They sell banner ads through AdThrive, promote products through affiliate marketing, and offer sponsored content.

They sell fashion, beauty, and wellness products in their online store as well as subscriptions to monthly beauty boxes and monthly stationery packages.

On top of that, they’ve written three books, created several courses, and launched three bestselling photo-editing apps.

#9. Darren Rowse

Darren Rowse - Problogger
Sites: Digital Photography School & ProBlogger
Niche: Photography & Blogging
Income: Seven figures per year (no exact numbers known) (source)

When Darren Rowse started blogging, he was only looking for a new hobby. He blogged about living in Australia, religion, politics, and other topics he found interesting. He didn’t even know you could make money blogging at the time.

A year later, he started another blog on digital photography and discovered he could make money through ads and affiliate marketing.

He only made a few dollars per week at first, but it was enough for him to see the potential. After consulting his fianceé, he decided to treat blogging as a part-time job and devote two days per week to it. He saw his income grow from a part-time into a full-time income, and eventually into an income most only dream about.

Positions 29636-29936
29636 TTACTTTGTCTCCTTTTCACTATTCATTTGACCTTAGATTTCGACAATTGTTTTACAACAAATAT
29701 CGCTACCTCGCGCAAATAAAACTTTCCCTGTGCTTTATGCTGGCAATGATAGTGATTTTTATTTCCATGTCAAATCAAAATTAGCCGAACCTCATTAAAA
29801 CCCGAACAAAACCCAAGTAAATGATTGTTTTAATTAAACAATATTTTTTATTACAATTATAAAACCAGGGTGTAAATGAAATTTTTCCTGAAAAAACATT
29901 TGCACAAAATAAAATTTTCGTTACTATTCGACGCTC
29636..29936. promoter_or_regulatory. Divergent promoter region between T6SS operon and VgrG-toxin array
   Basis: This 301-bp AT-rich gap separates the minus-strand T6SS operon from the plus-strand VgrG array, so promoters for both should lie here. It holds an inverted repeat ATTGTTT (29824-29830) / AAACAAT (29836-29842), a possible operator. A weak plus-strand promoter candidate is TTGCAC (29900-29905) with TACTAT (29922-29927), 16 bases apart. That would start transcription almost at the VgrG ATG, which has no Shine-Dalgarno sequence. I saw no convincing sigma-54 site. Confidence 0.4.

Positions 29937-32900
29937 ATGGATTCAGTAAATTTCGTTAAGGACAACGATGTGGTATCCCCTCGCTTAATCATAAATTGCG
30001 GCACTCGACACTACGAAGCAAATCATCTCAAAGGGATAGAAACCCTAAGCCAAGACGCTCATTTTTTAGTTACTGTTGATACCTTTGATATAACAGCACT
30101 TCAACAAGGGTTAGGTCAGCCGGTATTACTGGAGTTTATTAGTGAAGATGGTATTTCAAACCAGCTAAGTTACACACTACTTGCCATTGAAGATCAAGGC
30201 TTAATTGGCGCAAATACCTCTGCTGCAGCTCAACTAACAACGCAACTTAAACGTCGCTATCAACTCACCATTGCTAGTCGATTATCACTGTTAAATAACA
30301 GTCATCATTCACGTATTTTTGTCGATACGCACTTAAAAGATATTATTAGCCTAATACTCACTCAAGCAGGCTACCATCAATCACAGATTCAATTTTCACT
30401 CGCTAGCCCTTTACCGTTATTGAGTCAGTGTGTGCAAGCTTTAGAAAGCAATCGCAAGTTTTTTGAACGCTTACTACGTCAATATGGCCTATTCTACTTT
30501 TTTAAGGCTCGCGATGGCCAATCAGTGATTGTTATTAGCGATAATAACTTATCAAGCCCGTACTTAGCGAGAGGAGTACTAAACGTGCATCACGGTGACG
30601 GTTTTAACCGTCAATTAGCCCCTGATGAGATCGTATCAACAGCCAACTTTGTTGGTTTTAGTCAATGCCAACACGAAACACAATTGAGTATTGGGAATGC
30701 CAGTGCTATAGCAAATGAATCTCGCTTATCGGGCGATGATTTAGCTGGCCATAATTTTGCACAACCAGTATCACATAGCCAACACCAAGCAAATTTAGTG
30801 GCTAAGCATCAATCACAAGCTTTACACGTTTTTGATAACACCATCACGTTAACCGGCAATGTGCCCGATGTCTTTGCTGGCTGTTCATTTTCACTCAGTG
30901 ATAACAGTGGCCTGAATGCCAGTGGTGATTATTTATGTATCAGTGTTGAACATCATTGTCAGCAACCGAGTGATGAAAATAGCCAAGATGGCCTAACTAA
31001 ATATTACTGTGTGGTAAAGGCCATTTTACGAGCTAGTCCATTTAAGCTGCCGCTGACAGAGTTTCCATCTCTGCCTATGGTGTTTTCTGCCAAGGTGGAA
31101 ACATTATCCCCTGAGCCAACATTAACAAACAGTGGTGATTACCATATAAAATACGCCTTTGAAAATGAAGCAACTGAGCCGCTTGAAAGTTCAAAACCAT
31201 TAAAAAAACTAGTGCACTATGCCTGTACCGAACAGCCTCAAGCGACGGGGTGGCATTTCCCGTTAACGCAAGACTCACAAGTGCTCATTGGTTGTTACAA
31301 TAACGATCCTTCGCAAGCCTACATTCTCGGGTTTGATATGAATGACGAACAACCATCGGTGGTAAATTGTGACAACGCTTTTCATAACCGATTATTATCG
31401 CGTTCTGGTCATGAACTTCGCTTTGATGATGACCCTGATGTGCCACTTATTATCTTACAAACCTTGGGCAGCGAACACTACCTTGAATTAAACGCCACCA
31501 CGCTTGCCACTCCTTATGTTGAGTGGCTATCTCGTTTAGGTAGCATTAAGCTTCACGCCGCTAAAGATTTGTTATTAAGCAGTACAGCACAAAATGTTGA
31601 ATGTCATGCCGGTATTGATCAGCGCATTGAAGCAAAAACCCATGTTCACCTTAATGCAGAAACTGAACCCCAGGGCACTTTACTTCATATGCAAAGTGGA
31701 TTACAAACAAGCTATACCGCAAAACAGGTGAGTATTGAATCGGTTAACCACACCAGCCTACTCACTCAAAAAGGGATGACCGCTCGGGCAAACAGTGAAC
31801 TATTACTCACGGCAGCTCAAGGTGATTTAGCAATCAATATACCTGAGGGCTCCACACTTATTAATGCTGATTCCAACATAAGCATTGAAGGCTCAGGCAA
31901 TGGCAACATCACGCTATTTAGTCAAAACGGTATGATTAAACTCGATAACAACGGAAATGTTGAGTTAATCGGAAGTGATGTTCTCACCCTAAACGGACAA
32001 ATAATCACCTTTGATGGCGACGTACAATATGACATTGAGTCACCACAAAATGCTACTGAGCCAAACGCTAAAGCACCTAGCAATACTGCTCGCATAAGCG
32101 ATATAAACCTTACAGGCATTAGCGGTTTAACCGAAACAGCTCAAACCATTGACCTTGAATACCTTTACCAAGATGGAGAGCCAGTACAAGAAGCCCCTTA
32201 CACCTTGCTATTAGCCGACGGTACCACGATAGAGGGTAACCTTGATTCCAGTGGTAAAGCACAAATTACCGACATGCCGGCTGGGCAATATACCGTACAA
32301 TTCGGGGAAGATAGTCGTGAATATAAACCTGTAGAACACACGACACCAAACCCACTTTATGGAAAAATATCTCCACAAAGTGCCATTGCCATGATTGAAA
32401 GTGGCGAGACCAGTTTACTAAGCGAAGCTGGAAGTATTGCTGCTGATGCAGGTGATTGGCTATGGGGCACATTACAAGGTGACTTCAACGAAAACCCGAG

Darren has started and been involved with numerous blogs over the years, but learned after a few years that his blogs perform better when he focuses on a few. So today he only focuses on ProBlogger and Digital Photography School.

How he makes money from his blogs:

While affiliate marketing is still his biggest income source today, Darren has since been experimenting with different income streams over the years.

His second-biggest income source is product sales. Between his two blogs, he sells dozens of e-books and several courses. On Digital Photography School, he also sells Lightroom presets.

On ProBlogger he makes additional money through a job board, and also through hosting an annual event in Australia.

In 2016, his earnings were split as follows:

#10. Heather Delaney Reese (and Her Family)

Heather Delaney-Reese - It's a Lovely Life
Site: It’s a Lovely Life
Niche: Family, Lifestyle and Travel
Income: $1,696,672 over the last 12 months (source)

After two of her daughters were born, Heather Delaney Reese looked for ways she could use the journalism skills she acquired in college and still remain a full-time stay-at-home mom.